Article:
Overclocking, Power Consumption, Noise, and Temps
We also spent some time overlcocking the new GeForce GTX 1070, to see what kind of additional performance we could squeeze out of it. Before we get to our results, though, we need to talk about an update to GPU Boost and some new overclocking related features that debuted with Pascal.
Pascal-based GeForces like this card and the GTX 1080 feature GPU Boost 3.0. Like previous-gen GeForce cards, GPU Boost scales frequencies and voltages, based on available power and temperature limitations, in-line with the GPU's workload at the time. With GPU Boost 2.0, which is available on older Maxwell-based cards, you could overclock using a fixed frequency offset and tweak the GPU voltage curve manually, but that left some performance on the table because it doesn't offer the kind of granular control necessary to massage every last MHz out of a given chip at every voltage point.
With GPU Boost 3.0, however, you can now manually set the frequency offset on a per voltage point basis if you so choose. In addition, a new feature coming to overclocking / monitoring utilities like EVGA's Precision X gives users the ability to run a tool that automatically finds a GPU's peak frequency at each available voltage point. The tool basically runs Furmark and tests for stability, while incrementally upping the GPU frequency per voltage step point. When instability or image anomalies are detected, the tool logs the peak "good" frequency and moves on to the next voltage step. You eventually end up with a customized overclocking profile, optimized for your particular GPU.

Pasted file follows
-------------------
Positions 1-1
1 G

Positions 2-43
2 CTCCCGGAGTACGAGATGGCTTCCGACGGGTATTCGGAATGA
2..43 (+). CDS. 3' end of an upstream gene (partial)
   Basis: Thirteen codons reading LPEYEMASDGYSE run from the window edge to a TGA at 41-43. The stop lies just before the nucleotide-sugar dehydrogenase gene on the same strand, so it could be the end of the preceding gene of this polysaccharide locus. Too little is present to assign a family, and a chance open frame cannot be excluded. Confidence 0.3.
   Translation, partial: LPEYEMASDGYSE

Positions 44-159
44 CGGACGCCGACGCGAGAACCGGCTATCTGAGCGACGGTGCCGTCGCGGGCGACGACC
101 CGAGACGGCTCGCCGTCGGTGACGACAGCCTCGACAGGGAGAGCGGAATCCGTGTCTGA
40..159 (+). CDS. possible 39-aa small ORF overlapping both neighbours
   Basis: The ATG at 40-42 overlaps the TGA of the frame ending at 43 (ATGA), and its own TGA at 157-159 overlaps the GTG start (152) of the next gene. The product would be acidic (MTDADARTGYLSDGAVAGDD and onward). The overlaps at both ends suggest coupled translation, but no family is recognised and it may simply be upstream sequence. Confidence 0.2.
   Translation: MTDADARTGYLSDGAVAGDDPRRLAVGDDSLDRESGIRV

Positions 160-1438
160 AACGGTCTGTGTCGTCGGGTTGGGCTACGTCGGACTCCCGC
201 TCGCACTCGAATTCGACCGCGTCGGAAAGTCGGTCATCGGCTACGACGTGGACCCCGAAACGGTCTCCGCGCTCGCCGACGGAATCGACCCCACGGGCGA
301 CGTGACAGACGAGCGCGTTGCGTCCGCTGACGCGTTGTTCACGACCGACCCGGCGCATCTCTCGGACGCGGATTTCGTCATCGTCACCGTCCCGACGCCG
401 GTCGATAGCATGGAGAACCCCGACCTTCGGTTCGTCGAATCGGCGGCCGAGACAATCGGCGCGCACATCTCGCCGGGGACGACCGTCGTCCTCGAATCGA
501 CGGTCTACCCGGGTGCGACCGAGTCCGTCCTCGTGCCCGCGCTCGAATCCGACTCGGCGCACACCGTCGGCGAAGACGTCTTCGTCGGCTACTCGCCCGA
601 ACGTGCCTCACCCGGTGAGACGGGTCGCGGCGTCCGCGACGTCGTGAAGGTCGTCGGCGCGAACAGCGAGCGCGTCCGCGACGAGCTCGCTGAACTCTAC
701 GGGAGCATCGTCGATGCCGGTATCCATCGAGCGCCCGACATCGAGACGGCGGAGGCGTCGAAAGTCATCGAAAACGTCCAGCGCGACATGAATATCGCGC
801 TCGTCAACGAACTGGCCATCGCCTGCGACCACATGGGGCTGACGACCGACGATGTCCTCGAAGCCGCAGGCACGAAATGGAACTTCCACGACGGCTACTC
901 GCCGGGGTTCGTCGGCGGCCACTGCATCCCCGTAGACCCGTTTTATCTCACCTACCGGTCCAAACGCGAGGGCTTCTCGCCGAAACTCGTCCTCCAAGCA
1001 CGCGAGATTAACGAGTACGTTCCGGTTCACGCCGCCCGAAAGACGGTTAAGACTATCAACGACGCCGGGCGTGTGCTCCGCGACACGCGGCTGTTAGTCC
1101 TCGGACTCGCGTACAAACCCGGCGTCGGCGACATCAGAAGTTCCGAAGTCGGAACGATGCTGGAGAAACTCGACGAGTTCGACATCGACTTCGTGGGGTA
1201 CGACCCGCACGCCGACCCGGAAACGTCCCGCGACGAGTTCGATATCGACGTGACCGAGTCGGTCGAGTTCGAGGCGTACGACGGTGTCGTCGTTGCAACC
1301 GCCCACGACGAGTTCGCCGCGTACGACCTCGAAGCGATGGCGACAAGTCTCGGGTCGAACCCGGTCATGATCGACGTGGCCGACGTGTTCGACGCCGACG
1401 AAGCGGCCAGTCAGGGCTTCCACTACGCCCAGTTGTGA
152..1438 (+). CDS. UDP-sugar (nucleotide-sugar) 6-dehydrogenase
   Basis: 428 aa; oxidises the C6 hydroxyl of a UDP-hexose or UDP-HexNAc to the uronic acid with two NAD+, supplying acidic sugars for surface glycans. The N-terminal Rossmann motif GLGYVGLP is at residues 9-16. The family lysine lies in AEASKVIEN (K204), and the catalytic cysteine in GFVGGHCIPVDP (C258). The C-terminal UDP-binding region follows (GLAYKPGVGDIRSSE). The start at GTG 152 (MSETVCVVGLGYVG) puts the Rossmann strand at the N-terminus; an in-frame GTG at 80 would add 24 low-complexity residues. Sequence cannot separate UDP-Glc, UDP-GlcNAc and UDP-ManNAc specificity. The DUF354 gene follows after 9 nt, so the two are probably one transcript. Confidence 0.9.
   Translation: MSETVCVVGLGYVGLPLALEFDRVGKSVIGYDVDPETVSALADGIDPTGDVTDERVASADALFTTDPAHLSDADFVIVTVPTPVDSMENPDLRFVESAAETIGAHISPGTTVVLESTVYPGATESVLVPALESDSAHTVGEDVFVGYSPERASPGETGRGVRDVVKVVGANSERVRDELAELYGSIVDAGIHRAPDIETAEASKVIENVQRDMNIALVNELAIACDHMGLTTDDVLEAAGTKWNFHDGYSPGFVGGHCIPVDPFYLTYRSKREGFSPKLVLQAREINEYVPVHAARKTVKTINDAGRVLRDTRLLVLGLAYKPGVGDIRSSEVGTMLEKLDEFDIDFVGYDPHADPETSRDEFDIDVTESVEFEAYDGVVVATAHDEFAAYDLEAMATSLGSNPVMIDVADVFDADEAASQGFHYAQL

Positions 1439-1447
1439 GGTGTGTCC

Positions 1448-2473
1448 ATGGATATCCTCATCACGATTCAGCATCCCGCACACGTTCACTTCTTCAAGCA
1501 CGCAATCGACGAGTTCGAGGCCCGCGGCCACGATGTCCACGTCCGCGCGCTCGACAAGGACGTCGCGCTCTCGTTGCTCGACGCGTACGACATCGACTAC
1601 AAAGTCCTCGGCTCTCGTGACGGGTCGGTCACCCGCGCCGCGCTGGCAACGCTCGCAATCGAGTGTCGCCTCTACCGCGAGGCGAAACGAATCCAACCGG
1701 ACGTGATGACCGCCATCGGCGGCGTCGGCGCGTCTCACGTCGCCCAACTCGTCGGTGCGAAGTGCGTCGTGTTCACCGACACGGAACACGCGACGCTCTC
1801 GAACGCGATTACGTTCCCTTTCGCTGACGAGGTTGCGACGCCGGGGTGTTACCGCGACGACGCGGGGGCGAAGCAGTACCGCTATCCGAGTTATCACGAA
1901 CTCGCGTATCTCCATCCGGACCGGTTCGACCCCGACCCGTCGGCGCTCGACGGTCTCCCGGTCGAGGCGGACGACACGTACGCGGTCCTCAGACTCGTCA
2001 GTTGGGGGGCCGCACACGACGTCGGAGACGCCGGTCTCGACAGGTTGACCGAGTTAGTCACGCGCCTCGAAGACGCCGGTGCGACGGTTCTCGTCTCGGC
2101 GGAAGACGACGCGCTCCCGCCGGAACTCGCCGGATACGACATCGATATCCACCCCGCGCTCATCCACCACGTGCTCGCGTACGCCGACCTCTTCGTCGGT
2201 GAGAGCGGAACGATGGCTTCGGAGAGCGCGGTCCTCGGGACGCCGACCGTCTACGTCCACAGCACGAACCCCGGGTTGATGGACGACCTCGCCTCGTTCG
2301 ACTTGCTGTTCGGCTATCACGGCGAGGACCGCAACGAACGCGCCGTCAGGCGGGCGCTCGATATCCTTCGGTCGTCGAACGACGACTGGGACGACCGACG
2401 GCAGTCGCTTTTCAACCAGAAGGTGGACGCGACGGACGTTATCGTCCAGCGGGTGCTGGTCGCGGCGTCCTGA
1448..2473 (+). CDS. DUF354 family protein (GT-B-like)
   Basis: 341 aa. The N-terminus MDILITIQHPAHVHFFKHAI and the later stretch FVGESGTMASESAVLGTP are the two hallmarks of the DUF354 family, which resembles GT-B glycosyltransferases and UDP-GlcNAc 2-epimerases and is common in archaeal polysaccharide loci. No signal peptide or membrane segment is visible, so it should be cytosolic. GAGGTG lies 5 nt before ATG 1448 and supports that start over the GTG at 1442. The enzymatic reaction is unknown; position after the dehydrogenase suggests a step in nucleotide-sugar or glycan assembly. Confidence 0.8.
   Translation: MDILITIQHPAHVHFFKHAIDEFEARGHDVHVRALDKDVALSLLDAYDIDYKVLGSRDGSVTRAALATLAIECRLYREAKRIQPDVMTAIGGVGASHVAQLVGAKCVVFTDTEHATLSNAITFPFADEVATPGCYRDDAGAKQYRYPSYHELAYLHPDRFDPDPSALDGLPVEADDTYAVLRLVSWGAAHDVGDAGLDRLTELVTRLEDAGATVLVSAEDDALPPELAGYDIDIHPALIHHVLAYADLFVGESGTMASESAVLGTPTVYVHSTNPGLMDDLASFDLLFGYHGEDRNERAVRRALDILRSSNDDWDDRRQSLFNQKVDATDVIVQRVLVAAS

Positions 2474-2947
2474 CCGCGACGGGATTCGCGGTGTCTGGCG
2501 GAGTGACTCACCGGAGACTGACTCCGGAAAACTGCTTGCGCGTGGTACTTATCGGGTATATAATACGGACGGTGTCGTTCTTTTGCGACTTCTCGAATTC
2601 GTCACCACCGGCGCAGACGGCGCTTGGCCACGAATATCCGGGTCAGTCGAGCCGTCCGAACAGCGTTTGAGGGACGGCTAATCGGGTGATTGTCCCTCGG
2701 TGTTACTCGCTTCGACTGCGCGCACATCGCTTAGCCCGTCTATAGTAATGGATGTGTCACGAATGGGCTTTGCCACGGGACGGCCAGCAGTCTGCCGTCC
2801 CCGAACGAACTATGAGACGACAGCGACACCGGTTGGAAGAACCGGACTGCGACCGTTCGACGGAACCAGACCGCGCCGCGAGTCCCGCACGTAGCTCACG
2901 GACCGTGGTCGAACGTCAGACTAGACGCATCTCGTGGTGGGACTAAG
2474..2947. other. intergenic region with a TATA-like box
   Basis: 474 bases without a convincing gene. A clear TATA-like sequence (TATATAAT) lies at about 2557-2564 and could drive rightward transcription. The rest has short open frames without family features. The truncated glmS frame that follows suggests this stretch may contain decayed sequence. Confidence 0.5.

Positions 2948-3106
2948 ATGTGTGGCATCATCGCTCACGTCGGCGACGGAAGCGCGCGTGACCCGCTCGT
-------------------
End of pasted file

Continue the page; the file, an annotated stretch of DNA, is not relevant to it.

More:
Unfortunately, due to an issue which caused V-Sync to be enabled after every re-boot, we couldn't properly test the auto-scan feature, which required a couple of re-boots, so we kept things simple, and used the frequency offset and power / temperature target sliders also available in Precision X. First we cranked up the power target to 120% and then kicked up the temperature target to 91 degrees. Then we bumped up the GPU and memory clocks until the test system was no longer stable.
Ultimately, we saw a peak GPU clock of over 2GHz with a 4090MHz memory clock (effective speed 8.1Gbps). Those are some impressive GPU clock speeds, given the relative immaturity of TSMC's 16nm FinFET process and the 4-phase power circuitry on the 1070. When yields improve on the GP104 (assuming they will) and board partners slap additional power feeds and bigger coolers on GTX 1070 cards, higher clocks may be possible.
The GeForce GTX 1070 consumed about the same amount of power as the Radeon R9 Nano, despite offering better overall performance, and markedly less power than all of the other cards we tested.
We should mention that temperatures on the GeForce GTX 1070 are a non-issue as well. At idle, the card's GPU hovered in the high-30s. And under sustained load, the GPU temp shot up into the high 80'C range, right in-line with the default 83'C target. While overclocked though, it'll usually shoot right up to wherever the temperature target is configured.
In terms of its noise output, the GeForce GTX 1070 is very quiet. When idling and under load, it proved to be among the quietest cards of the bunch. We should note, however, that much of the additional noise under load in this graph can be attributed to our system's PSU and CPU cooler. All of these graphics cards are relatively quiet under load, especially if you test inside a chassis like we do.